Re: [asa] writing DNA...

From: David Campbell <pleuronaia@gmail.com>
Date: Mon Sep 29 2008 - 18:26:49 EDT

> This actually has made me think of a question that I hadn't considered
> before. Are there short sequences that statistically should occur in
> proteins, but don't because their structure would be so inimical to all
> protein functions that they would be universally strongly selected against?
> I doubt that any short sequence could have that strong an effect, but it
> would be interesting if there were any such sequences.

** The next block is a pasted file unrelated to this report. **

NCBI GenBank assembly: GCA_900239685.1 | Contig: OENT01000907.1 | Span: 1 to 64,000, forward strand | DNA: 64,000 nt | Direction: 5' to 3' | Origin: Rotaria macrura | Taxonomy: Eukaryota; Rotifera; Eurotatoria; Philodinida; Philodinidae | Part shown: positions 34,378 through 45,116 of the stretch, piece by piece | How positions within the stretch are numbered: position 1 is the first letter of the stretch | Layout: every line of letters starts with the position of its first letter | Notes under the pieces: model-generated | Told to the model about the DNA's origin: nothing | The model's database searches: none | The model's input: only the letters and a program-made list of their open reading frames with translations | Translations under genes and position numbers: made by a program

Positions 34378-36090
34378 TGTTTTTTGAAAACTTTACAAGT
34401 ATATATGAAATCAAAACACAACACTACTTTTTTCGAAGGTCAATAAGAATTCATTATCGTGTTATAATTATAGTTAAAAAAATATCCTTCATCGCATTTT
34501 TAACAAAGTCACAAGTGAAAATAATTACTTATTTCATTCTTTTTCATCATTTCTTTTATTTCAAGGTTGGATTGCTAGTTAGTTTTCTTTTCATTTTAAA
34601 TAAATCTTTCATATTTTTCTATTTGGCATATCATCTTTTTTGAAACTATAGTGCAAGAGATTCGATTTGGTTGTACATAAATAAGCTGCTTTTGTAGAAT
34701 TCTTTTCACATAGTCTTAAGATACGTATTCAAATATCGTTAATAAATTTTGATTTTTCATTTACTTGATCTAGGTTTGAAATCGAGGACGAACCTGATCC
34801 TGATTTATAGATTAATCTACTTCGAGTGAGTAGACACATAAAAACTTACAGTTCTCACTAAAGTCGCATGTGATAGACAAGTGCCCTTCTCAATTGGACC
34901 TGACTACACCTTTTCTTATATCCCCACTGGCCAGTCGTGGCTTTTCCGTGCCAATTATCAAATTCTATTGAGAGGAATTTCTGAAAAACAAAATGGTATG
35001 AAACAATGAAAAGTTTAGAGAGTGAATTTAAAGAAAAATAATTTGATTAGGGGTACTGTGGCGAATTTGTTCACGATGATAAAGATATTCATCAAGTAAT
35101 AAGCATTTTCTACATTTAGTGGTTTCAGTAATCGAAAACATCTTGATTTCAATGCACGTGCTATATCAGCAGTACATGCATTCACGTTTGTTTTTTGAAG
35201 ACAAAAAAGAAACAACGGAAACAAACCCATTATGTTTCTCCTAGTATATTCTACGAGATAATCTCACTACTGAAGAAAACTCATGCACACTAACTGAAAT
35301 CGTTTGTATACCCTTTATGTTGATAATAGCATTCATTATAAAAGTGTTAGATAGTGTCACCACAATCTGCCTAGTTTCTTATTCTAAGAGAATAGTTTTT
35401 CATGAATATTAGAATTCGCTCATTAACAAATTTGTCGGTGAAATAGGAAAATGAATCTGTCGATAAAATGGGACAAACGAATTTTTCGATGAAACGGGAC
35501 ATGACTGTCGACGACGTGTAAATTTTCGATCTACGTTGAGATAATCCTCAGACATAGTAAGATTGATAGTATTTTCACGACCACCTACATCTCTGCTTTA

>

Probably long strings of a single amino acid are disproportionally
rare, especially cysteine with its special structutal function.

A search of the entire database would indeed make it likely to find
sequences up to about 10 letters or so. However, I could make more of
a case for specified complexity in the GAINFIST-cox1 example, because
that's in a single stretch of less than 300 amino acids which is the
only protein sequence known for a lot of the mussels. On the other
hand, I didn't know in advance to look for the phrase, but then there
wasn't any a priori reason for ID folks to get excited about flagella,
either.

-- 
Dr. David Campbell
425 Scientific Collections
University of Alabama
"I think of my happy condition, surrounded by acres of clams"
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Received on Mon Sep 29 18:27:40 2008

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